The Last Word by Hanif Kureishi
Hired to write the biography of the distinguished but aging writer, Mamoon Azam, Harry Johnson is in not only awe, but also excited and a little overwhelmed. Mamoon's reputation precedes him with rumors of his caustic personality, monumental intelligence, and a charisma that entrapped women throughout his life. Despite this daunting task, Harry needs the money if he's going to make a home with his fiancée Alice. Furthermore, Harry's agent, the constantly drunken Rob Deveraux, is promising untold wealth and fame if he succeeds, while dooming him to exile and teaching creative writing in America if he fails. Mamoon is also less than agreeable to the idea. However, his present wife Liana has been spending his money at alarming rates, and a biography could put some new funds into his account by renewing interest in his works. There's nothing left but for Harry to leave London and Alice behind, so he can stay at Prospects House and learn everything he can about one of the writers he's always admired.
With this novel, we get somewhat of a story within a story, that's all also somehow within a story. Between Harry and Mamoon, their lives and their work, we also have practically everyone around them also wanting to write or tell their stories. All the while, there's the story of Harry trying to discover how to write this biography, while Mamoon and Liana try to keep him from telling the whole truth. That's already interesting, especially with all the intrigue laid out quite early in the novel. This includes Mamoon's tragic first wife who essentially killed herself out of the desperate and no longer requited love for her husband. We also get his abandoned ex-mistress in the United States, who directs her bitterness (which borders on insanity) towards everyone, but she too is still in love with him. Furthermore, it looks like Liana is going down that same path. No one knows how many other women Mamoon caught in his spell, and essentially abused, and now he has his sights on Harry's Alice.
With all this angst, desperation, excessive drinking and cruelty, we automatically look for one major character we can like. Unfortunately, while Harry starts out sounding like a good person, we soon find out that he's equally as much of a misogynist as Mamoon. The women here are no better. Liana is greedy and self-absorbed, and like all the rest of the female characters, her adoration of Mamoon is unfathomable because he's such a disgusting person, despite his apparent literary genius. That all the women in this story end up in the same position - worshiping this man who is incapable of loving them back - only makes it worse. In fact, while there are some I disliked less than others, there are actually no fully sympathetic characters in this book.
The question then is why didn't I totally hate this book? To begin with, there was something captivating about the writing here, particularly because it is so intelligent. There isn't one moment when we don't believe that Mamoon is as talented a writer as everyone thinks. At the same time, we are fully aware that Harry's ability is also quite significant. The exchanges between them and all the other characters have a level of wit that shines through even some of the most unpleasant situations. Since these objectionable characters are involved in such nasty goings on, it could very well be that our dislike for them is thereby justified. We therefore actually enjoy witnessing all their hardships. In other words, what makes this book so fascinating is our human penchant for morbid curiosity. You know, like when you see a car crash - you how unpleasant it is, but you can't turn away. Furthermore, somewhere in the back of your mind you're thinking that one of those drivers might be to blame, and maybe this will knock some sense into them - although you know they'll probably never learn their lesson.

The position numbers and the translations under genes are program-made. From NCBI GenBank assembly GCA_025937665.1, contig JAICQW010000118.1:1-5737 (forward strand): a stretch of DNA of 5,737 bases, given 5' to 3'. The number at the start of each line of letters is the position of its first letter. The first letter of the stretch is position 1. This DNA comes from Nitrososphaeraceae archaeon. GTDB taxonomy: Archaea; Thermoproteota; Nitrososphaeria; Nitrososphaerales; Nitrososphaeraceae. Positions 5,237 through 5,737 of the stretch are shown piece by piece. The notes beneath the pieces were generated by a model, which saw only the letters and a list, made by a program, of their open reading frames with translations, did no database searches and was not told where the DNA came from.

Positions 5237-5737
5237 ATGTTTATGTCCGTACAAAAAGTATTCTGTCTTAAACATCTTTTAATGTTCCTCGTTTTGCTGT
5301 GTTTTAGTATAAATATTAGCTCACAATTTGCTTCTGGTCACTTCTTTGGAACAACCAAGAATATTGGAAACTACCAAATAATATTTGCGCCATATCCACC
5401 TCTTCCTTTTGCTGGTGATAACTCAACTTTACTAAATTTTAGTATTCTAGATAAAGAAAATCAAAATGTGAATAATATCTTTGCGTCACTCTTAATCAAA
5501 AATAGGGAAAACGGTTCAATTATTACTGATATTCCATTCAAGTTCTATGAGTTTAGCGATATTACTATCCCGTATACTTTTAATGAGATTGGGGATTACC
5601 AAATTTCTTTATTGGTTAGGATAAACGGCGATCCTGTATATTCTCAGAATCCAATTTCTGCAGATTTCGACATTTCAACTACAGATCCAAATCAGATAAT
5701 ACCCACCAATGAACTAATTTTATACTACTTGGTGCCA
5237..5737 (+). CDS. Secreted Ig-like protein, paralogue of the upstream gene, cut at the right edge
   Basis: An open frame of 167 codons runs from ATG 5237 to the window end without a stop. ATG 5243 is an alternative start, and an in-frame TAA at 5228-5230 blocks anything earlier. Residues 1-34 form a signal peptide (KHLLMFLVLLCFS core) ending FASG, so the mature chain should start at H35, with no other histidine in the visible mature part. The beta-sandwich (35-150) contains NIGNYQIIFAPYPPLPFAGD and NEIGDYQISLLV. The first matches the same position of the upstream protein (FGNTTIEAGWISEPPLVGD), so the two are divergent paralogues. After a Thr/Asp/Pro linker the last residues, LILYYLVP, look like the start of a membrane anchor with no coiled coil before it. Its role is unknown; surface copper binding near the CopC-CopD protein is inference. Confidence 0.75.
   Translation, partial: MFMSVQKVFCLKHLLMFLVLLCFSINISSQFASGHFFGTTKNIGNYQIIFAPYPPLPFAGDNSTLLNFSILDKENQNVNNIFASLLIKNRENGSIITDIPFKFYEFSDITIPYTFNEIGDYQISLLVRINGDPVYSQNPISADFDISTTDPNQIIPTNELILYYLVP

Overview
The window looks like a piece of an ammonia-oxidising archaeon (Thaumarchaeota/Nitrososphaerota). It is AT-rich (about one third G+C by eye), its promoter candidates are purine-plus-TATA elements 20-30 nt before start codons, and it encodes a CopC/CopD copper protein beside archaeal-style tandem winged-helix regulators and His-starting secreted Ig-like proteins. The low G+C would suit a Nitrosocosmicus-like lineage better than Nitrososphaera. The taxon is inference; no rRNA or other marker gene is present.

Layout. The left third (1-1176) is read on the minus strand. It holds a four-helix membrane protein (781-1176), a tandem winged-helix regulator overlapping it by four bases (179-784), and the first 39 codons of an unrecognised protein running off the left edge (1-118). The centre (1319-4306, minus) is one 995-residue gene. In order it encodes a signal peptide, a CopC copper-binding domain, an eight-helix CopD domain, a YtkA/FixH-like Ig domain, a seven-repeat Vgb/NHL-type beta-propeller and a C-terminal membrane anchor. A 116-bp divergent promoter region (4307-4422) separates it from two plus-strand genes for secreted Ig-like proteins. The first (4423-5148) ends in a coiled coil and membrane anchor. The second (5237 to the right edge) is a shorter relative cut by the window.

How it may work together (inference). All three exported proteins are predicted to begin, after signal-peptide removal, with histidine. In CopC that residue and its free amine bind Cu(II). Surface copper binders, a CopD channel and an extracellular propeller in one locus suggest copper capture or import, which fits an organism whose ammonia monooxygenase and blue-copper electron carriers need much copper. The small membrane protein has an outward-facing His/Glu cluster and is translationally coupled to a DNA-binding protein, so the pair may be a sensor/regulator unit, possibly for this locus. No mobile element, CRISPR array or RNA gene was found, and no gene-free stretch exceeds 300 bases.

With that said, the only real drawback I found in this book was that it felt somewhat inconsistent in places. Having never read anything by Kureishi before, I investigated his work and found that he's best known for his plays and screenplays (including "My Beautiful Launderette," which gained him an Oscar nomination). This explained why the dialog in this novel was so vibrant and alive. Unfortunately, this made the third person narrative feel somewhat stilted, and I kept wondering why Kureishi didn't use first person points of view, which might have matched the dialog better.
Despite this one problem, I did enjoy this novel, even though I hated the characters and was incredulous about their actions. Nothing and no one here is predictable, which in itself is a feat that few authors can achieve, and makes the story one you can't stop reading, despite the bad taste in your mouth. For all that, I think I can easily recommend this book and give it a solid four stars out of five.
"The Last Word" by Hanif Kureishi, published by Scribner, released March 10, 2015 is available from Amazon, Barnes & Noble, Kobo Books (for other eReader formats), iTunes, The Book Depository (free worldwide delivery), new or used from Alibris, Better World Books or from an IndieBound store near you. I would like to thank the publishers for sending me a review copy of this book via NetGalley.